• We would like to welcome Pete and Harry as an official Affiliate Vendor. Pete and Harry, co-founded by Erik (EFV) one of our long time members and friends, offers a wide variety of products, clothes, watches and accessories, antique, vintage, “pre-loved” and new - all at unparalleled prices. Please visit their new thread and give them a warm welcome.

  • STYLE. COMMUNITY. GREAT CLOTHING.

    Bored of counting likes on social networks? At Styleforum, you’ll find rousing discussions that go beyond strings of emojis.

    Click Here to join Styleforum's thousands of style enthusiasts today!

Trouser break and cuffs for shorter man?

josepidal

Distinguished Member
Joined
Apr 4, 2006
Messages
2,095
Reaction score
52
Aren't pleats contradictory to emphasizing vertical lines? I mean.. the cress does constitute a vertical line however the whole hip area becomes somehow baboonish...isn't that inferior to say a slim straight cut without pleats?
Is it right that if they are reverse pleats, they wouldn't cause the hip/thigh to balloon and could reinforce the vertical line of the crease?
 

artyom.le.gall

Well-Known Member
Joined
Jan 9, 2019
Messages
50
Reaction score
22
Is it right that if they are reverse pleats, they wouldn't cause the hip/thigh to balloon and could reinforce the vertical line of the crease?
You just taught me, very subtly, there’s 2 types of pleats. Thank you! Now, i don’t recall any of the MTM im familiar with calling out the pleat type. Now..looking for further education.. I stumbled on this article which IMHO is written wonderfully. And as extra bonus I also found the site intriguing as I do enjoy weightlifting. Who knows..maybe I’ll change my mind :)
 

Despos

Distinguished Member
Dubiously Honored
Joined
Mar 16, 2006
Messages
8,014
Reaction score
4,088
In general, if you’re not that tall, you’ll find that most tailors will recommend reducing horizontal lines especially in suits, that additional ticket pockets and the like and will recommend anything that emphasizes vertical lines, i.e. trouser pleats, stripes, narrow lapels, hacking pockets on the suit jacket, notch lapels rather than peak lapels, etc. Personally, I agree with the aforementioned statements that a trouser cuff is perfectly acceptable irrespective of height, although you may find that cuff-less trousers will visually stretch you just a bit more.
Broadening the chest and shoulder while minimizing the waist and hip elongates the look more than anything you listed. The silhouette does more and overrides other details to emphasize a vertical line.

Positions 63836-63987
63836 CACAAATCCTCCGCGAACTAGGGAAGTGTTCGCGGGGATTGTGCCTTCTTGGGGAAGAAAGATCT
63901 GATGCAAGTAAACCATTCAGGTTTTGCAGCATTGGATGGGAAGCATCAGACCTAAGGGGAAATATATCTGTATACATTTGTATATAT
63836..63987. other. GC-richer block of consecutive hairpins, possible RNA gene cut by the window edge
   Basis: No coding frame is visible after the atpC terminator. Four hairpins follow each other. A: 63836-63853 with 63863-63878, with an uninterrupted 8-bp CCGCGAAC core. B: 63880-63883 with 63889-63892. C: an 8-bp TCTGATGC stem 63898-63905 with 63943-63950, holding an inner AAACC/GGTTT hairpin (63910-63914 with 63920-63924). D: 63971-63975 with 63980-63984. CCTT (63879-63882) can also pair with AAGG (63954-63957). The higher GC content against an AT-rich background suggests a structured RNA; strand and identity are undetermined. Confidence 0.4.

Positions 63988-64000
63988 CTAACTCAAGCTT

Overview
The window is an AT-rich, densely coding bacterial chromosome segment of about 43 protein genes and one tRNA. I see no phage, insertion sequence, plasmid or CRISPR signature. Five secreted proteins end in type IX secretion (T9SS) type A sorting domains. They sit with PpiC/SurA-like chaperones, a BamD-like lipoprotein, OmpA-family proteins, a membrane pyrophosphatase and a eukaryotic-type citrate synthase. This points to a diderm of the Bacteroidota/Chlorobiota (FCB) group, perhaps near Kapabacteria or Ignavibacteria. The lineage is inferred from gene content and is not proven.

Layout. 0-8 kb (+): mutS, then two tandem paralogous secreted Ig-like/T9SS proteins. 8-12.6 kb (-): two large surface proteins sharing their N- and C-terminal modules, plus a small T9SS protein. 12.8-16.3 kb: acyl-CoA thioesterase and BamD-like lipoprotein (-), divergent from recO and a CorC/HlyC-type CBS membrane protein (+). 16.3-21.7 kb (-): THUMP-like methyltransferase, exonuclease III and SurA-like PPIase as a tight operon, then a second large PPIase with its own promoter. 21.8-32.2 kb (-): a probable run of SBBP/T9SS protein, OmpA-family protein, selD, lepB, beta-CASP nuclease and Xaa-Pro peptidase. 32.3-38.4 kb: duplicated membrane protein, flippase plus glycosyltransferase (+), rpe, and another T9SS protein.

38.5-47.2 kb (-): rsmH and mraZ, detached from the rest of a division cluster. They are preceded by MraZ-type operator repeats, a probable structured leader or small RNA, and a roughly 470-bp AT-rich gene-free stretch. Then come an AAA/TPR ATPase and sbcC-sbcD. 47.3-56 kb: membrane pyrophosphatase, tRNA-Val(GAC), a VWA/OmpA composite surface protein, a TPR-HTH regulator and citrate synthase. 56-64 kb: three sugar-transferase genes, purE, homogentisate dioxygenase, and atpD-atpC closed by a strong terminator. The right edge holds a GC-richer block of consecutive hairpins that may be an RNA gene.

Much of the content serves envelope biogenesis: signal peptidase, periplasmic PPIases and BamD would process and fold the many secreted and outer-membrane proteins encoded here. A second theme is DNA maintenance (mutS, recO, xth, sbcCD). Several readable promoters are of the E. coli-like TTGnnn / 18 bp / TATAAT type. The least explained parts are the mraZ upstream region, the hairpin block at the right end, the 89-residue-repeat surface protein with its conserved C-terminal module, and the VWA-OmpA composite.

Wrote the same thing earlier in this thread about the effect silhouette has on emphasizing a vertical line of the trouser. Same principle for a trouser or a jacket.
 
Last edited:

Despos

Distinguished Member
Dubiously Honored
Joined
Mar 16, 2006
Messages
8,014
Reaction score
4,088
Also seeking @Despos experience and advise! :) Aren't pleats contradictory to emphasizing vertical lines? I mean.. the cress does constitute a vertical line however the whole hip area becomes somehow baboonish...isn't that inferior to say a slim straight cut without pleats? it will be less comfortable pockets wise and/or maybe the pockets becomes unusable which will impact Italian looks with the jacket..but still if the idea is to give a taller figure impression.. what do you think ?
Is it right that if they are reverse pleats, they wouldn't cause the hip/thigh to balloon and could reinforce the vertical line of the crease?
Pleated trousers we make have a very flat hip and no balloon like effect on the hip. When you see that fullness around the seat/hip, it's an indication of an imbalanced trouser pattern. It's using a trouser pattern that isn't meant for your body type or just a poorly devised pattern.
I cut pleated trousers with a slightly higher rise than a plain front.
Regular, forward pleats work better with an even higher rise and small hip figure. Reverse pleats work well for any body type and can help camouflage a big belly.
 
Last edited:

josepidal

Distinguished Member
Joined
Apr 4, 2006
Messages
2,095
Reaction score
52
Regular, forward pleats work better with an even higher rise and small hip figure.
Incredible responses sifu.

Roughly how high do you mean by "even higher rise"? Is the belly button high enough?
 

lexxdeleon

Senior Member
Joined
Jan 11, 2013
Messages
272
Reaction score
254
I'm a slim 5'7" and have experimented with various cuff sizes, but find I keep going back to 2 inches with no break when wearing loafers which is the footwear I spend most my time in.

I've tried a 1" short cuff with more casual cotton trousers/chino's and I do kinda like that on very casual pieces. This is something I don't do often though.

On the other end of the spectrum I've tried around a 2 1/4" cuff. I thought this worked out fine, works better if the higher rise trouser also has a taller waistband and your jacket has a wider lapel or taller flap pockets. Those details would help keep the proportions of everything in line.

For some reason I don't like 1.5" cuffs, I much prefer 1.75". I think it's because it reminds of my old low-ish rise, baggy dockers I use to wear in high school and the hem was probably two inches too long.

I do forego the cuff on some flat front trousers, I typically will give those a little break. At the end of the day we're talking about 1/4-1/2 inch in difference and 99% of people won't notice the difference, so try some different things and see what you proportions you like that best.

Here's a photo for reference on my 2 inch cuffs.

1626802711788.png
 

Styleforum is proudly sponsored by

Featured Sponsor

Sneakers with tailoring: yes, no, maybe?

  • No, never.

  • Yes, it can be done tastefully.

  • Not sure.


Results are only viewable after voting.

Related Threads

Forum statistics

Threads
464,609
Messages
10,035,582
Members
209,579
Latest member
acutrack15
Top